Happy birthday to me! // Happy birthday to me! // Happy birthday, dear meeeee! // Happy birthday to me!
And, with a single breech of copyright, Piers was free. The production of this summary was delayed by my turning 35 on the 15th and then spending the Monday train journey reading one of my birthday presents (Dead Air by Iain Banks, it's jolly good) instead of writing a summary. So this morning, I left the book at home.
So, what's been going on with Perl 6. We'll start, as usual with perl6-internals.
The week before, Dan had asked for some suggestions as to what should be the priorities for the 0.0.9 release of Parrot. One of Nicholas Clark's goals from last week was the 'Careful elimination of all compiler warnings, particularly on non x86 platforms, and for builds with nondefault INTVAL size,' and discussions of how to go about doing this (and indeed some doing) carried on into this week. There was also some discussion about whether IMCC and the Perl 6 compiler should be built by default. On the one hand, it would mean that the tinderboxes were testing those important subsystems, on the other hand, it was thought that there were some people who wouldn't be interested in testing those things. Consensus seemed to be that we should just build and test them anyway.
Jürgen Bömmels and Piers Cawley continued their discussion
of how to go about implementing a scheme interpreter, and
particular. Piers made noises about a proof of concept implementation
of Scheme that he'd made using Perl objects, but didn't show
code. (And, I can exclusively reveal, will not be showing the
original) code owing to badness with backups and lackadaisical use of
CVS). Jürgen, who had actually made the effort of writing some
code, listened politely and agreed that Piers' suggestions looked like
they might be a way forward. Jürgen went away and implemented a
first cut at
Clinton A Pierce restarted this thread and discussed what he'd like to
see (apart from a pony) from Parrot's equivalent of Perl 5's
pack. Clint wondered whether Parrot
pack should use a template,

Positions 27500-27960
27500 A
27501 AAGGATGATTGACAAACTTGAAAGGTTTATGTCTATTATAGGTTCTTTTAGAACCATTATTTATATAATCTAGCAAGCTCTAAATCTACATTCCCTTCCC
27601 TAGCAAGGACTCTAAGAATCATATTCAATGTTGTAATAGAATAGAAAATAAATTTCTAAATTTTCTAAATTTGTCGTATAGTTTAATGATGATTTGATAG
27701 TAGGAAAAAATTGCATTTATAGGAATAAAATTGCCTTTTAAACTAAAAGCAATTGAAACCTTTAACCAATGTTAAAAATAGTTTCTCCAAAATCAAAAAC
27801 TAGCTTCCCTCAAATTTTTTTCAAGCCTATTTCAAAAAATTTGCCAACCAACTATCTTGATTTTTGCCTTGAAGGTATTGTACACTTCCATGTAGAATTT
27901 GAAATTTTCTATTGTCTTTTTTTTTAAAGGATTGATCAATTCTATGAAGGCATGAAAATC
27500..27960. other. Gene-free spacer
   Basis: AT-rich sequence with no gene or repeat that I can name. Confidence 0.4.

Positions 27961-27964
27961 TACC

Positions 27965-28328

or if it should be implemented as a horde of smaller ops, each
handling a different conversion, so that a single, Perl level call to
pack would become lots of op calls at the parrot level. Clint also
drools at the thought of doing
sprintf at the parrot level. Aaron
Sherman agreed with most (all?) of Clint's proposals, and also wants a
pony. (Who doesn't?). Peter Gibbs went so far as to offer a patch
which implemented a subset of pack functionality, and was
applauded. Graham Barr wondered if pack should also allow for packing
to 'native' types, which wouldn't have to worry about
endian issues. Peter thought that would be a good idea. Nicholas
Clark pointed out that extending the code to cope with unsigned
integers would be a good idea, too.
Jürgen Bömmels asked a pile of questions about the implementation of lexical variables and how one could use them to make a closure. Jonathan Sillito provided a mixture of answers and guesses. It seems that we're waiting on Dan to firm up some things about lexicals.
Leopold Toetsch has been working on getting IMCC to generate parrot
bytecode directly rather than going through a stage of generating an
.pasm file, and had been having some problems with
'writing out the .pbc, especially Const_Table, type PFC_KEY /
PARROT_ARG_SC'. Two hours later, he announced that he had all the perl6
tests running successfully within IMCC, but only if GC was turned off
(there are problems with the longer running tests when GC is turned
on). Things get progressively worse as first JIT, and then
Predereferencing are turned on.